Land and Equipment
This checklist is meant to be used as a guide as you examine prospective farm properties for lease.
This sample short term lease agreement compiled by Land for Good outlines the basics of what should be included in a year to year lease agreement. For longer leases or one that addresses more complicated circumstances you will need to consult a lawyer.
Have you recently purchased a property or are you looking for some land to start your farm business? There are many things to consider before you plant your first crop or fence post. One of the most important things to do is to check the soil map before you do anything to ensure you are planting a crop that is appropriate for the soil type you have.
Acquiring land is one of the top three barriers for beginning farmers. Leasing may be the best option for farmers looking to expand their operation and do not have the capital to purchase land.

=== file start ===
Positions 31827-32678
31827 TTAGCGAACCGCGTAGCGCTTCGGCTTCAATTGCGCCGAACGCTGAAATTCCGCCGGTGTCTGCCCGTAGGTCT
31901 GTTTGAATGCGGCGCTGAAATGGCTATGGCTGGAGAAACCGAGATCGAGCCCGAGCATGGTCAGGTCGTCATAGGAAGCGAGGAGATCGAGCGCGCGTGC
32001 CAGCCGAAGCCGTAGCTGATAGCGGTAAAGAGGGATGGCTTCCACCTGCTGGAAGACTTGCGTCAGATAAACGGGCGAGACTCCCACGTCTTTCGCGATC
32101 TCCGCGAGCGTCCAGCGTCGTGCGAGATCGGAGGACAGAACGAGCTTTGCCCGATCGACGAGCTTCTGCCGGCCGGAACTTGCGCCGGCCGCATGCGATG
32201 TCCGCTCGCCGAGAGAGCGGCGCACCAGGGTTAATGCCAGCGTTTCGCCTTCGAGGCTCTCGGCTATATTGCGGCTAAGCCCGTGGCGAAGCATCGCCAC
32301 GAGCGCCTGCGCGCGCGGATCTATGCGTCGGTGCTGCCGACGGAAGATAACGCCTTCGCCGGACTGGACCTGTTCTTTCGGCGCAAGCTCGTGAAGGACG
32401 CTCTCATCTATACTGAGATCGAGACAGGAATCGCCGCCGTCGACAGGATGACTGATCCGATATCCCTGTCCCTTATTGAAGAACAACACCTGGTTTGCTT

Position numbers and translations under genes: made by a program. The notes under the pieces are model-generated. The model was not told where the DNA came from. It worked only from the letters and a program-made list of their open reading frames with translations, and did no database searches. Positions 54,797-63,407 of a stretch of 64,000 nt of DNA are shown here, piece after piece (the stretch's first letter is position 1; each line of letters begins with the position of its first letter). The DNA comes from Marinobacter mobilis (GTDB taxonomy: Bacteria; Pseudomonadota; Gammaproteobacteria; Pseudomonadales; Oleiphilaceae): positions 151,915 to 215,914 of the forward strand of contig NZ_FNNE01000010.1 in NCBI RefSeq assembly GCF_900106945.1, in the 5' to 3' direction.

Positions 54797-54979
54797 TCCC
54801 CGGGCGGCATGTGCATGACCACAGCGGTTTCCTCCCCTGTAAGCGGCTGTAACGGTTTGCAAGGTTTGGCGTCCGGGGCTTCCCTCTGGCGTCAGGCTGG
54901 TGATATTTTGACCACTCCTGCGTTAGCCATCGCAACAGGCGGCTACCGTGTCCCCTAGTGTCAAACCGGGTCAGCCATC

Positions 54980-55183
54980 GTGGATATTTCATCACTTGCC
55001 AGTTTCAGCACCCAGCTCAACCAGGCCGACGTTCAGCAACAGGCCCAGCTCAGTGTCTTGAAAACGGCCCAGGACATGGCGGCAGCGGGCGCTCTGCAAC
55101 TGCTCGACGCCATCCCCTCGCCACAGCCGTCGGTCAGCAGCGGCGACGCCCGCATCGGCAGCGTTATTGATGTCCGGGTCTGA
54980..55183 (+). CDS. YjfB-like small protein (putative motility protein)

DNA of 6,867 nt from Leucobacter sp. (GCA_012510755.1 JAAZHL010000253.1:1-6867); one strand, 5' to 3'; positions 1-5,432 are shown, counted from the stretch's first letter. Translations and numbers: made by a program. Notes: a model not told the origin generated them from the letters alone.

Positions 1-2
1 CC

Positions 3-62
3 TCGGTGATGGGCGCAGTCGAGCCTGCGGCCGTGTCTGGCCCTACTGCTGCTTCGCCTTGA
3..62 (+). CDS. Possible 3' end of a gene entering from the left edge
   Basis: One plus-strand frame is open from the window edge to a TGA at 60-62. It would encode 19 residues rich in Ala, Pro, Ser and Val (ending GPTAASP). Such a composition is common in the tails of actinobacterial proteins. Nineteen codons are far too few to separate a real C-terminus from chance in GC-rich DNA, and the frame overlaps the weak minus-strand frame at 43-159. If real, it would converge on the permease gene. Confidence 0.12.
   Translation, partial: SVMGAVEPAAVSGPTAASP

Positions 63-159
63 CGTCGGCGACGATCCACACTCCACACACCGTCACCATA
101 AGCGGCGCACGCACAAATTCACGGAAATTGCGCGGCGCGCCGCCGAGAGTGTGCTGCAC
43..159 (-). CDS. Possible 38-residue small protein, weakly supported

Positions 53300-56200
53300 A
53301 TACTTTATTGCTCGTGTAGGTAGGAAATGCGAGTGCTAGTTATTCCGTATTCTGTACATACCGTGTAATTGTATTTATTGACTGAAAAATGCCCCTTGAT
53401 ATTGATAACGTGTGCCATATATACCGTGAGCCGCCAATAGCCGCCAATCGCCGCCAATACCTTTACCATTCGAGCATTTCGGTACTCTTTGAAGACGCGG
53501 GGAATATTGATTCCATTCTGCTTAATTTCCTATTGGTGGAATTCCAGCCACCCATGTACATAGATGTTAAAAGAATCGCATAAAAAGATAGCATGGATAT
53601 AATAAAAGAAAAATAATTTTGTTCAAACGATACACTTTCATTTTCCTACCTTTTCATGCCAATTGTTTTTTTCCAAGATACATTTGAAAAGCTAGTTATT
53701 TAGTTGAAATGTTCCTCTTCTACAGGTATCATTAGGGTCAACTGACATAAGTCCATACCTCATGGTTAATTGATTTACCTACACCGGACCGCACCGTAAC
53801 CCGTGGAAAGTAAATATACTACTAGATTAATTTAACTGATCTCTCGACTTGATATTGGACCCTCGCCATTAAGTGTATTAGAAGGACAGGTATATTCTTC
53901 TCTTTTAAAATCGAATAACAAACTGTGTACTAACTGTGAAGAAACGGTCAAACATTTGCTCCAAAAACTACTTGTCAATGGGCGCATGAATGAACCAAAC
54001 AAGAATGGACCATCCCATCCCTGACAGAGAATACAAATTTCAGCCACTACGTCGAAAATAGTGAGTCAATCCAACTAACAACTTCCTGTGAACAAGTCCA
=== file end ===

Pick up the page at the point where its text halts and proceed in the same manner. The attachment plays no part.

Are you thinking about farming? Is one of the key considerations to starting your farm finding appropriate land? Kathy Ruhf from Land For Good spoke at a recent ‘Young Farmer Conference’ and gave a few great hints.
Twenty six aspiring and beginning farmers gathered in West Chester on Saturday, April 21 for the Breaking the Barriers: Access to Land, Capital, and Equipment workshop co-presented by Penn State Extension and Pennsylvania Farm Link. Our gracious presenters shared their presentations for those who were not able to attend the workshop.
For the small or part-time farmer buying a used tractor may be the most practical and economical way to get the power you need without shelling out a lot of money. But, how do you know what to buy and how to make the right purchase? First you need to know what your needs are for the tractor so you can determine what to start looking for.
What equipment do I need? That is a hard question to answer. It depends on your scale and resources. Ben Shute from Hearty Roots shares his ideas.
As published in the March 17, 2012 edition of Lancaster Farming